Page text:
Once thought of by wine snobs as unpalatable, rosé wine is toasting to its world revival: French wine critics love it, the British market is booming and more Frenchie’s now buy rosé than white wine. But the victory has been spoiled by the European Commission’s plans to loosen the strict rules on how the distinctive pink wine can be made.
In Provence – where rosé is as important to the region’s glitzy image as the Cannes film festival- winemakers are furious about the EC’s proposal to allow producers in all member states to make rosé by simply mixing red and white wine.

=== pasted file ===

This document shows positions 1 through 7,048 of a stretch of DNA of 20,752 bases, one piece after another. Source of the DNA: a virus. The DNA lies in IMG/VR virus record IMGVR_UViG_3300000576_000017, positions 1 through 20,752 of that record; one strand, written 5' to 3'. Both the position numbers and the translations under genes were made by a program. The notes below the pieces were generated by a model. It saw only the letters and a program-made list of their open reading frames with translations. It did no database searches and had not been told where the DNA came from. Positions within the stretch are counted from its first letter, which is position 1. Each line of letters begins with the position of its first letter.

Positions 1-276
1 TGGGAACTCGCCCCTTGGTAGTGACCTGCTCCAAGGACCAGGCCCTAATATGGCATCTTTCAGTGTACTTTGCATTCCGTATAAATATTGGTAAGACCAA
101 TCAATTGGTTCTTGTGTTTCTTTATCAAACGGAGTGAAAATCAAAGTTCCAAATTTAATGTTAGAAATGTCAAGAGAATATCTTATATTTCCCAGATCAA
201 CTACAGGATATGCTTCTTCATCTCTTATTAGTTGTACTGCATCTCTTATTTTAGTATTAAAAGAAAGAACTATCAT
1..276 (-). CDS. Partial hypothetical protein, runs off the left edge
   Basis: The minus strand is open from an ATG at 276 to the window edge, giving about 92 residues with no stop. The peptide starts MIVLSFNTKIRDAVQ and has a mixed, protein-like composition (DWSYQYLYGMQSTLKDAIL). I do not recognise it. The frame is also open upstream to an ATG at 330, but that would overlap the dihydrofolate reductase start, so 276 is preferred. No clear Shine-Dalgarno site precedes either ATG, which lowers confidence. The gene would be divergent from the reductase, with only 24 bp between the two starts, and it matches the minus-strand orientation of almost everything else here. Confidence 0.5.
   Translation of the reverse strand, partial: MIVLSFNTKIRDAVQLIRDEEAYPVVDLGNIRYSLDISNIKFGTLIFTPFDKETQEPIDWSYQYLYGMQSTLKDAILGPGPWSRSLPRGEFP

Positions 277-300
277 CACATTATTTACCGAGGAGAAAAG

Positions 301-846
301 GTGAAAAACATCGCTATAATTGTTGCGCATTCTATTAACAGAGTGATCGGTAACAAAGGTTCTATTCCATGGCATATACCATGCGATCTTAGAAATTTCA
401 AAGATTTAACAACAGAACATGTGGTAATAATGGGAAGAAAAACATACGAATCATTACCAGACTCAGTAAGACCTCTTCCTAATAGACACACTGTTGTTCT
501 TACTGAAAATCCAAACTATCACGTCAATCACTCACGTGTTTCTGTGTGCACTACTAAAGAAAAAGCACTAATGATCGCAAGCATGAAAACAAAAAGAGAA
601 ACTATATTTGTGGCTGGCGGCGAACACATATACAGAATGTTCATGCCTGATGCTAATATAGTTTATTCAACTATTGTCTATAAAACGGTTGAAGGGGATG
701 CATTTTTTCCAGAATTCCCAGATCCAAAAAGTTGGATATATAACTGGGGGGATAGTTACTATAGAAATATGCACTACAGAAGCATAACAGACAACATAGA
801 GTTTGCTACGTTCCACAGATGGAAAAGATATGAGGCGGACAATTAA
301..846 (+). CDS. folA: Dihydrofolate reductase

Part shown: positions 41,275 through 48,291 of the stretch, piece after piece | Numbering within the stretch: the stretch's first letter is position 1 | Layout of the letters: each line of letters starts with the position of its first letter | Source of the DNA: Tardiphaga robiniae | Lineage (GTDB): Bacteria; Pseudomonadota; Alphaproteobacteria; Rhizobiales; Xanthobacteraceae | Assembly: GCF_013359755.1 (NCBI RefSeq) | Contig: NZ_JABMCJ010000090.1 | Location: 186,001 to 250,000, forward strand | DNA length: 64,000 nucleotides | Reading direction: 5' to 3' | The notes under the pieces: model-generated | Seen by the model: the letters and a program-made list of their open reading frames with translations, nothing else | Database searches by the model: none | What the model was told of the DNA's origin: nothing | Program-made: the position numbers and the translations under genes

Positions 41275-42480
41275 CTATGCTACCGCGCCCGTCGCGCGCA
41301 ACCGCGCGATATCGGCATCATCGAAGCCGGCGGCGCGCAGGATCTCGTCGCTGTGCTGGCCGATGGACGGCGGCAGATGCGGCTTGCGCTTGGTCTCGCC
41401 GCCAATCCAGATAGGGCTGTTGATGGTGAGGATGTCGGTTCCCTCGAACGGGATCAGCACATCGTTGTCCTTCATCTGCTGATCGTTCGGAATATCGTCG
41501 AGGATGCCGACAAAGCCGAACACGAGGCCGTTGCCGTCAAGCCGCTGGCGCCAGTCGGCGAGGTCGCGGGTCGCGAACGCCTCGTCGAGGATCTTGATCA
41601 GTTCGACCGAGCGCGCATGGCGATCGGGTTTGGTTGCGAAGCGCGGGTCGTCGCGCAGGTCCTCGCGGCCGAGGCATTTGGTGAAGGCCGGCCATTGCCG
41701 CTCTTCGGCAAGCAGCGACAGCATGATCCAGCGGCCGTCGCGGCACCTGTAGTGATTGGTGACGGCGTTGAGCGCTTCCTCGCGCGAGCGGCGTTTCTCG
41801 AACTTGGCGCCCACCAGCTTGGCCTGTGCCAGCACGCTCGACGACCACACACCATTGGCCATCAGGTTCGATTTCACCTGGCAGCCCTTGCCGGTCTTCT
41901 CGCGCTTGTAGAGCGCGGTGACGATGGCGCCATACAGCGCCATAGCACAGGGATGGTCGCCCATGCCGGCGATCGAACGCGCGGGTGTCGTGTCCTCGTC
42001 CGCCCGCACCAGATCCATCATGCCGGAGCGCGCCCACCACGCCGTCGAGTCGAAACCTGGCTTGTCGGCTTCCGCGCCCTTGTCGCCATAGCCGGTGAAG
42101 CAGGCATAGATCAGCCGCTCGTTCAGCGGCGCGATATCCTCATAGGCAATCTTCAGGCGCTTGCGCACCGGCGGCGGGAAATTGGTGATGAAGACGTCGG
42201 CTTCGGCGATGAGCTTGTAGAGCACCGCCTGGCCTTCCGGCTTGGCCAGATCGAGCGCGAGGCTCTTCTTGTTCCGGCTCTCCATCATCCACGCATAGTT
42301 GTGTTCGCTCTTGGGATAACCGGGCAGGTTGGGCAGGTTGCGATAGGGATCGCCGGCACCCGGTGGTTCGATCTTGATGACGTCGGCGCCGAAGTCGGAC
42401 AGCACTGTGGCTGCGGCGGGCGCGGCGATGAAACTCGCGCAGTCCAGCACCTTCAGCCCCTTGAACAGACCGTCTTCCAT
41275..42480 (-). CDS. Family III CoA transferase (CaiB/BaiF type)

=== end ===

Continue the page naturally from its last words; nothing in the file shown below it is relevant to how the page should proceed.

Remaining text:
Unlike the rest of the world, European methods of making rosé are strictly regulated: it is produced from black grapes only, using a complex method in which the grape skins mingle with the juice for only a few hours until the right pink hue is achieved.
Does blending matter? Sounds like a perfect excuse to swish, sniff, and slurp a little afternoon pink tasting of my own this weekend..
Tags: EC rules on rose, french wine, rose wine review, wine, wine news